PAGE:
Abstract

Electromagnetic Acoustic Transducer (EMAT) is a non-destructive inspection technology that uses guided acoustic waves to detect planar flaws in a metal structure. When deployed via in-line inspection (ILI), it is an effective way to detect cracks in a pipeline. EMAT has thus become a staple of crack management programs throughout the world since its introduction to the market over a decade ago.

As with all technologies, challenges remain with the inspection process. One such challenge with EMAT is classification. While it is possible to determine that a defect is “crack-like” (a property determined by its tendency to reflect incident waves), it is difficult to determine the nature of the defect from the EMAT measurement alone. Indeed, similar reflections are obtained for many different types of defects, from relatively benign manufacturing and construction abnormalities, to more concerning anomalies such as stress corrosion cracking (SCC).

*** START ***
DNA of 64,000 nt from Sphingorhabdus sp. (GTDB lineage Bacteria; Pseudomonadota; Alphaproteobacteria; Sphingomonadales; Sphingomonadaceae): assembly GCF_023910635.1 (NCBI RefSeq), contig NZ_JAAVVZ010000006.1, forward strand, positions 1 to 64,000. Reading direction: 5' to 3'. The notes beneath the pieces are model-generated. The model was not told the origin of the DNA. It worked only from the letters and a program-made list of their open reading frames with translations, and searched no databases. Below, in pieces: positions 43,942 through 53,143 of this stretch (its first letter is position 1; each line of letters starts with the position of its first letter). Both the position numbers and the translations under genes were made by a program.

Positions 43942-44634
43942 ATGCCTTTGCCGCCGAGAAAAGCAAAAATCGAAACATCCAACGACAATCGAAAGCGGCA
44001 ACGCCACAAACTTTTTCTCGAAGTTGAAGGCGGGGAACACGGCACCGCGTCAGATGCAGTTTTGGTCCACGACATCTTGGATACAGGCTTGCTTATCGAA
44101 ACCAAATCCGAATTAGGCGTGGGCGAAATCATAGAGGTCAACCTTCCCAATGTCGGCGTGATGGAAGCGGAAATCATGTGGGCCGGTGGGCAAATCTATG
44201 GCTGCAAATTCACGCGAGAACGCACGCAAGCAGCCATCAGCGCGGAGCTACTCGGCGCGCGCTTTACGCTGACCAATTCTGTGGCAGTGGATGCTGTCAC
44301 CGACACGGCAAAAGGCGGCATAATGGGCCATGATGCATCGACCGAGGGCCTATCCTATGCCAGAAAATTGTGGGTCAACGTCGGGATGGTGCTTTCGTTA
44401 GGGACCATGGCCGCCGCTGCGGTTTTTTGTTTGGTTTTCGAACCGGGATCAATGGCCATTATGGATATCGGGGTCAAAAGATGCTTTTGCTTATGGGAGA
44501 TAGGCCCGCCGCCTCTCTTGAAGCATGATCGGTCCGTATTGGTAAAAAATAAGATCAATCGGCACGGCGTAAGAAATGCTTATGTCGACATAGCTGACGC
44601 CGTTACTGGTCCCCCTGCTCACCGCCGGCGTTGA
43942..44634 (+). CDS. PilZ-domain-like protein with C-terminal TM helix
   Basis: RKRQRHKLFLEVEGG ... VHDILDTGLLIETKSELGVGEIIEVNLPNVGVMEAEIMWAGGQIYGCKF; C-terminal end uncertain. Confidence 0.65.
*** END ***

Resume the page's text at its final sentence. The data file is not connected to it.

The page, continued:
To compensate for the difficulties in classification, it is good practice to follow up an EMAT inspection with a number of in-field verifications. These investigations allow for a more direct observation of classification and size, and provide valuable information about the nature of cracks. They are, however, expensive — meaning that avoiding unnecessary digs is a top priority.

In this paper, we document a developing approach to post-ILI crack management, whereby the results of an EMAT run are combined with those from field verifications to maximize the amount of information gained from costly field work. This approach — which relies on supervised machine learning — leads to a marked improvement in the classification of crack-like indications from EMAT, and allows future investigations to be prioritized according to the likelihood of finding a concerning defect.

The method was trialed on a pipeline system with extensive SCC, leading to an improved success rate in finding SCC, and a more cost effective crack management plan.

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